Texas struggle at fever pitch

Commentary



HOUSTON — Texas is known for hot weather, but the heat of struggles is exceptional this fall. We progressives in Houston find ourselves literally running from one event to another without time to catch our breath.



Race for DeLay’s seat

The resignation of disgraced U.S. Rep Tom DeLay has left a major stumbling block for the right wing. Because of DeLay’s jockeying for power and position, courts ruled that only his name or no name could be placed on the ballot for the Republican Party. They wisely chose to have no Republican on the ballot. The GOP selected Shelley Sekula-Gibbs, a physician and Houston City Council member, to be the endorsed write-in candidate in Texas’ 22nd Congressional District. There are only two names on the ballot, Nick Lampson for the Democratic Party and Bob Smithers for the Libertarians. Smithers is not considered to have a chance of winning. Lampson’s ads blast Sekula-Gibbs for voting to reduce police and firemen’s wages while shamelessly voting to increase her own salary on the City Council.

Lampson has been endorsed by the AFL-CIO. The powerful union federation has 15,000 members in CD 22 and is going all out to get him elected. Teams of union members are visiting and phoning union households. Union members are much more likely to vote than other sectors of the population, so their voices will be heard in this election. One volunteer said that out of over 120 union households visited, only two expressed support for Sekula-Gibbs. The volunteer also said most union members were excited about the possibility of getting representation for working people in the district.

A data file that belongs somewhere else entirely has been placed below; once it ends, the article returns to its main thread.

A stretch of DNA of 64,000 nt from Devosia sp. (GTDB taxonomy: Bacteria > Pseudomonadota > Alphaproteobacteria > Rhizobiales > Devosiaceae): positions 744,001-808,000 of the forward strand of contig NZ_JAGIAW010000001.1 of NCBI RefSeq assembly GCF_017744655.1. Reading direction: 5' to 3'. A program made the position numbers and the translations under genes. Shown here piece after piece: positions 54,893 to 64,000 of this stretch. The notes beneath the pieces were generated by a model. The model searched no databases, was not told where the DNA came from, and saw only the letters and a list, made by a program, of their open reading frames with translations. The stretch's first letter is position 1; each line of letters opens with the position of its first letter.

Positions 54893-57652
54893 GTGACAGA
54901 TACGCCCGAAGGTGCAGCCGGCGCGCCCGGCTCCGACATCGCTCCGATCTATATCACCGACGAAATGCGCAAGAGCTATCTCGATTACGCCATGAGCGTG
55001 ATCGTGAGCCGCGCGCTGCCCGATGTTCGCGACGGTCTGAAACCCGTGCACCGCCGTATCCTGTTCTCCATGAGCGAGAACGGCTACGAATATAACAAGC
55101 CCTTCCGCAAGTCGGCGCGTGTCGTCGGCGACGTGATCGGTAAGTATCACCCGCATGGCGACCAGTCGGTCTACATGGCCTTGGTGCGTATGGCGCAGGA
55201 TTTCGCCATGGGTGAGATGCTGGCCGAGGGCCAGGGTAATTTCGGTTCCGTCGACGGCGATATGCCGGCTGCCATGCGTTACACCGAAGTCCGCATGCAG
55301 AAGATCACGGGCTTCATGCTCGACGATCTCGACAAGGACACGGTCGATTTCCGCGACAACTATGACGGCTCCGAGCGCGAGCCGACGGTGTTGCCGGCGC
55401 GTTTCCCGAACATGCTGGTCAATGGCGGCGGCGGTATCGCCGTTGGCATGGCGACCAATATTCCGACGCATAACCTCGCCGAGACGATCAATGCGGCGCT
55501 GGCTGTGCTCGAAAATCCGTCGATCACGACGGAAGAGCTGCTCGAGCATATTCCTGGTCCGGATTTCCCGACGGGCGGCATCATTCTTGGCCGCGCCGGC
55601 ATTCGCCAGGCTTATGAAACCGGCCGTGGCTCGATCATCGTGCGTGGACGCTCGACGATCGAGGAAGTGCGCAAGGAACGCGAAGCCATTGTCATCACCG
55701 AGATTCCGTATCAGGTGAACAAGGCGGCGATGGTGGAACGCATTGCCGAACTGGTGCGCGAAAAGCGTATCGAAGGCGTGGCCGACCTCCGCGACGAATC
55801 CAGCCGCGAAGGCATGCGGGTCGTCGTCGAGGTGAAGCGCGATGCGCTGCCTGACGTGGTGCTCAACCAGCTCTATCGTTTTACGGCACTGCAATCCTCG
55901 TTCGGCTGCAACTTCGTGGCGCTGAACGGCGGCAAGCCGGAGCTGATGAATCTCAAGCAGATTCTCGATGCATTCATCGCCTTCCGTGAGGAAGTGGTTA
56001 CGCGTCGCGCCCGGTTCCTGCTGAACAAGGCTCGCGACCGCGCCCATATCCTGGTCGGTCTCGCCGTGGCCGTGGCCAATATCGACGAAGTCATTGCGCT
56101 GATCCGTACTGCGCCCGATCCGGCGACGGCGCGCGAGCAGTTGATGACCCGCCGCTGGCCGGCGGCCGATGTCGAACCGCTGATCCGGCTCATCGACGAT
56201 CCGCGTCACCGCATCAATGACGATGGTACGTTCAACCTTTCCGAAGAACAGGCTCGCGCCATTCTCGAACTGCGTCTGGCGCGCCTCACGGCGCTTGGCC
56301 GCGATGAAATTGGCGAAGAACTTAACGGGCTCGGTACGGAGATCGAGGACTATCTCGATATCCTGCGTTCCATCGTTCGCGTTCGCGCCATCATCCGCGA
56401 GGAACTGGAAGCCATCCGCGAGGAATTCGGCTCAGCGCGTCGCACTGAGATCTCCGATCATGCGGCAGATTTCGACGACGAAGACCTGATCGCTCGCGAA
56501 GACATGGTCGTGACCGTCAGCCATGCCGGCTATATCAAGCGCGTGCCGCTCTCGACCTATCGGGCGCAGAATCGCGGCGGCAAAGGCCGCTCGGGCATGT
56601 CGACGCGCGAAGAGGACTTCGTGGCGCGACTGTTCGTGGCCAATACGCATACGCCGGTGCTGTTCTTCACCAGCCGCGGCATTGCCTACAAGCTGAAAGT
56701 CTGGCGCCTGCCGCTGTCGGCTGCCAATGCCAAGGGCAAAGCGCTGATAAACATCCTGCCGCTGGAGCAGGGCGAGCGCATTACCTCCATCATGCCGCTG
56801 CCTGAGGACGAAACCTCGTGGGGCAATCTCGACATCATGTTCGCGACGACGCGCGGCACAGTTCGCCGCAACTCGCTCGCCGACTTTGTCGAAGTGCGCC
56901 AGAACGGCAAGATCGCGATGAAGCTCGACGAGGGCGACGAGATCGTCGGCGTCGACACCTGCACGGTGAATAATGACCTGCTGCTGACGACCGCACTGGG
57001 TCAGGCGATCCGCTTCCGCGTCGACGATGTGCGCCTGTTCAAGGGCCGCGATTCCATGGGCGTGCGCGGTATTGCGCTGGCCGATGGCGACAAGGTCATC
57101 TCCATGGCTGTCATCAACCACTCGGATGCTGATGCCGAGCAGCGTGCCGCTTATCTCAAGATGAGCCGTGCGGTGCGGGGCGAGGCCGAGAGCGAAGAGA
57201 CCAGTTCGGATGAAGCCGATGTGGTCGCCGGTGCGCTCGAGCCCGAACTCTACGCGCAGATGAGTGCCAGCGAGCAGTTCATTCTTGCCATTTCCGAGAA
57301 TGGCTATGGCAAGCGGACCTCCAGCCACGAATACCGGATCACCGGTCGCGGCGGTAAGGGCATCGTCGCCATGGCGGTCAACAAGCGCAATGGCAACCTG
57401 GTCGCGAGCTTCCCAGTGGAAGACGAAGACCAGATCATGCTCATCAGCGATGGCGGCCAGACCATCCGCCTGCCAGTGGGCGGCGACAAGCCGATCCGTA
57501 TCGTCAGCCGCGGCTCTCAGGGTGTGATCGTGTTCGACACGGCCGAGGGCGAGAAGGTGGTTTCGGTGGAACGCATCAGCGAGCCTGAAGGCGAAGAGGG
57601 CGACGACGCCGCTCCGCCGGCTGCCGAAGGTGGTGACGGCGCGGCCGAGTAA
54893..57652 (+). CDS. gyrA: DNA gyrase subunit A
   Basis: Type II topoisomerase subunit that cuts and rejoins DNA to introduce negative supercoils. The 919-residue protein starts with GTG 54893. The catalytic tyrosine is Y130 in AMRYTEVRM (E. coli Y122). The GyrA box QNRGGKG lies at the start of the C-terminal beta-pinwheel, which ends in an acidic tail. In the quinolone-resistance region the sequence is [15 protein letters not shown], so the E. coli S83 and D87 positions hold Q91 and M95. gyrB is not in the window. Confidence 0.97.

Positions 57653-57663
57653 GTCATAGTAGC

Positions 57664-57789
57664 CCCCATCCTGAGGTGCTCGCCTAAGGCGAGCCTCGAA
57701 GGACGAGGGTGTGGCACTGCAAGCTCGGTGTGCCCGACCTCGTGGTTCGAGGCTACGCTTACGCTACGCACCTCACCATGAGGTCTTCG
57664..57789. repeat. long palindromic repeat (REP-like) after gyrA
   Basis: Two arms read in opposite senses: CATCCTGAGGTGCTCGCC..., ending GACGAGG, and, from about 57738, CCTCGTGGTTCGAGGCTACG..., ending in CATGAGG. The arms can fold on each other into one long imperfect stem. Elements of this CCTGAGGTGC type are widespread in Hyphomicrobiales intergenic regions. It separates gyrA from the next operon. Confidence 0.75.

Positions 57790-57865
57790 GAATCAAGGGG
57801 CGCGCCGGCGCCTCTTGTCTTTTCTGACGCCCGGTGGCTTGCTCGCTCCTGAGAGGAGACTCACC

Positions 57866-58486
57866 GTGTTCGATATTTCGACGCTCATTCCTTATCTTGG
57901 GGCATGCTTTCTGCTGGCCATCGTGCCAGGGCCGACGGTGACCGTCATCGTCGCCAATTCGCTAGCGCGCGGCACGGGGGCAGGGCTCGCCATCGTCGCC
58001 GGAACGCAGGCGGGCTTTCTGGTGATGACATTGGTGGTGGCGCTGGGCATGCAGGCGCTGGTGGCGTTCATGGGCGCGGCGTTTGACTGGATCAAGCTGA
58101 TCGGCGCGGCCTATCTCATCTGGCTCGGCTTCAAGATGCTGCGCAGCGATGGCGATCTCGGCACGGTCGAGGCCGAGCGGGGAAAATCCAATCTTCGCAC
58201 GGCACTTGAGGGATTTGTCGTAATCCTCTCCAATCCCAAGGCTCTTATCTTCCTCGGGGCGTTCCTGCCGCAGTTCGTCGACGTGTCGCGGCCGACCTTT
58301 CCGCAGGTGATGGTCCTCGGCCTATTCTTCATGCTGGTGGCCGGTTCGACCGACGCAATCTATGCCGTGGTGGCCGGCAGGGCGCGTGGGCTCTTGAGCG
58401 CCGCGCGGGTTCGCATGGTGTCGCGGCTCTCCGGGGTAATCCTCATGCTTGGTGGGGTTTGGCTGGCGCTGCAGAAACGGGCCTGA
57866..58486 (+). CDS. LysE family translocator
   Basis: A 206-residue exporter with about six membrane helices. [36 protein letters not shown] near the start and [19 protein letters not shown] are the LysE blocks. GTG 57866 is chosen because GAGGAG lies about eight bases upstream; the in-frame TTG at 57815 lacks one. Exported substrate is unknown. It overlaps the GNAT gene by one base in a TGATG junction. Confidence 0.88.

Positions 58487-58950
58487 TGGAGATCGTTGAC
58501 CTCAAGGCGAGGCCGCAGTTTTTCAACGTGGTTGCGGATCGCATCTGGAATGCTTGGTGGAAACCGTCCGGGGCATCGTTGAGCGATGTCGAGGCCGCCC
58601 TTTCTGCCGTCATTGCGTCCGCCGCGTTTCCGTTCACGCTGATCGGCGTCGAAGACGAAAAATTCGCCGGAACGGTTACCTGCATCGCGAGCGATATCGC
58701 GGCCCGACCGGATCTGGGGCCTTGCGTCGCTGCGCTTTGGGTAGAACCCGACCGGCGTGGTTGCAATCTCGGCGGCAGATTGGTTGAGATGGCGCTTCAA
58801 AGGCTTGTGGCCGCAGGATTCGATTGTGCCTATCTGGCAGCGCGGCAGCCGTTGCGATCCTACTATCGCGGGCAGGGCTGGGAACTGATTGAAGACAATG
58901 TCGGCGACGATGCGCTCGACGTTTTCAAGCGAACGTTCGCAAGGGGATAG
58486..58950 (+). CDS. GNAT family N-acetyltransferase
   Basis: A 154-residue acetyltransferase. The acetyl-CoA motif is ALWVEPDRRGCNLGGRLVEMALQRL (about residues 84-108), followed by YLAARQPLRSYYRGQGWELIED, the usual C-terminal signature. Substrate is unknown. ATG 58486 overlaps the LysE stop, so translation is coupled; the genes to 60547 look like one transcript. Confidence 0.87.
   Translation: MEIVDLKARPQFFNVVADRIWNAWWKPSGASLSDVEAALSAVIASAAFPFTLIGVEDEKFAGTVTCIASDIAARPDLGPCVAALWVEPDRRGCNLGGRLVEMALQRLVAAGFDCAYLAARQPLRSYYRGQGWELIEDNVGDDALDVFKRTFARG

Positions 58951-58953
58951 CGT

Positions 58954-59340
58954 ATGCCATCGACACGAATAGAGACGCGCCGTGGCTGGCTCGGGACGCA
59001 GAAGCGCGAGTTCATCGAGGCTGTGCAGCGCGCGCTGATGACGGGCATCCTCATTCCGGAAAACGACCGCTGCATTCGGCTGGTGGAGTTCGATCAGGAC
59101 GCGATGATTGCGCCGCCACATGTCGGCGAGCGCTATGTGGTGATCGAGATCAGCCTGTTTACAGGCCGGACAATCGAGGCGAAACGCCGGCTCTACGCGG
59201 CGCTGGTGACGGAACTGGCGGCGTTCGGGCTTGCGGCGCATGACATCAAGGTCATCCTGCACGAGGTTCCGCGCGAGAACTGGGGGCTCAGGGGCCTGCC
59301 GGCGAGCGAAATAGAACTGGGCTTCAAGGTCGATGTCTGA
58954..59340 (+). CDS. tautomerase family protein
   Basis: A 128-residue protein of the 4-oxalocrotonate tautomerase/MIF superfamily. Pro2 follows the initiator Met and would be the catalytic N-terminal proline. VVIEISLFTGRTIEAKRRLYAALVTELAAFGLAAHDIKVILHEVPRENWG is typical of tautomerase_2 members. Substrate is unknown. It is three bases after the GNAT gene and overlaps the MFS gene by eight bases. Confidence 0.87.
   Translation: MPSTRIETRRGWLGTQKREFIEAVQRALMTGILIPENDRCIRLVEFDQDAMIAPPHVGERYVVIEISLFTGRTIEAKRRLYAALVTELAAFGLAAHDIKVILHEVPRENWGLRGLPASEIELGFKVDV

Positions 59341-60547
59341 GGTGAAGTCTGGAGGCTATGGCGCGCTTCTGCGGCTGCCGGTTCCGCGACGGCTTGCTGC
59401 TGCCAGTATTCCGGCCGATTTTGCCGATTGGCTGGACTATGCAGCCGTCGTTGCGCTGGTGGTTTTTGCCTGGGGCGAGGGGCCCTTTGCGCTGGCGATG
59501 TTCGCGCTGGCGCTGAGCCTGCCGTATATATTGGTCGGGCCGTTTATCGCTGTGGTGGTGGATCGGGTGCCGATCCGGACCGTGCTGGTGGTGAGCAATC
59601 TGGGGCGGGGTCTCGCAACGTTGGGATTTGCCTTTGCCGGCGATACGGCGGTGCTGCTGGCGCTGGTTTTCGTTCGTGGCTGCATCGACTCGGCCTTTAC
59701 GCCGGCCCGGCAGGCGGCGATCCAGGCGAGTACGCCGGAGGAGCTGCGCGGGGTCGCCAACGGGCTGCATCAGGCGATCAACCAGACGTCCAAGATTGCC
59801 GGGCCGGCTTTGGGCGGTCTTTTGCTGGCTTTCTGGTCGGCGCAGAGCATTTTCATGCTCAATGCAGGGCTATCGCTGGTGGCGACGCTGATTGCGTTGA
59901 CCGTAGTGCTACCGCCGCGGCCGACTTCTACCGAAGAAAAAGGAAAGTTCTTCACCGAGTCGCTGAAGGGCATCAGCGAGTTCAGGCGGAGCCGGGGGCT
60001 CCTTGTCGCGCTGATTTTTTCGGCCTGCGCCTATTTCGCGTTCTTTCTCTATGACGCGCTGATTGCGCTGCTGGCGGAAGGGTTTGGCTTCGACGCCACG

Working people’s issues have been ignored by DeLay and his minions since he first took office in 1994. It looks like the chickens will come home to roost in November.



Texans and the war

Meanwhile, a Houston Chronicle poll indicates 52 percent of Texans state that the wars in Iraq and Afghanistan are the most important issues facing the nation. This number is nearly double the percent of Americans who rate the wars as their top issue of concern in nationwide polls. The Chronicle quotes David Gates, 75, a retired engineer from Beaumont who called the war “a horrible disaster, and entirely unwarranted” and said it puts a strain on national resources.



Janitors take to the streets

Janitors affiliated with SEIU walked off the job Oct. 23. Currently, janitors in Houston make a little over $5 an hour, are not allowed to work full time and have no health insurance. Janitors in other cities working for the same companies make $8 to $10 an hour, are allowed to work 40 hours and have health care coverage.

The strikers were joined by elected officials on picket lines downtown during rush hour last week. Hundreds of janitors held a march in the Galleria shopping area Oct. 28 to highlight their struggle.

The Houston Chronicle has been running daily articles about the inhumane treatment janitors in Houston receive. A huge front-page story in Rumbo, a local Spanish language publication, read “Huelga!” which in English is “Strike!”

Even in Houston, home of George Bush and considered safe territory for right wingers, the struggle for working people’s issues is undeniable.

phill2@houston.rr.com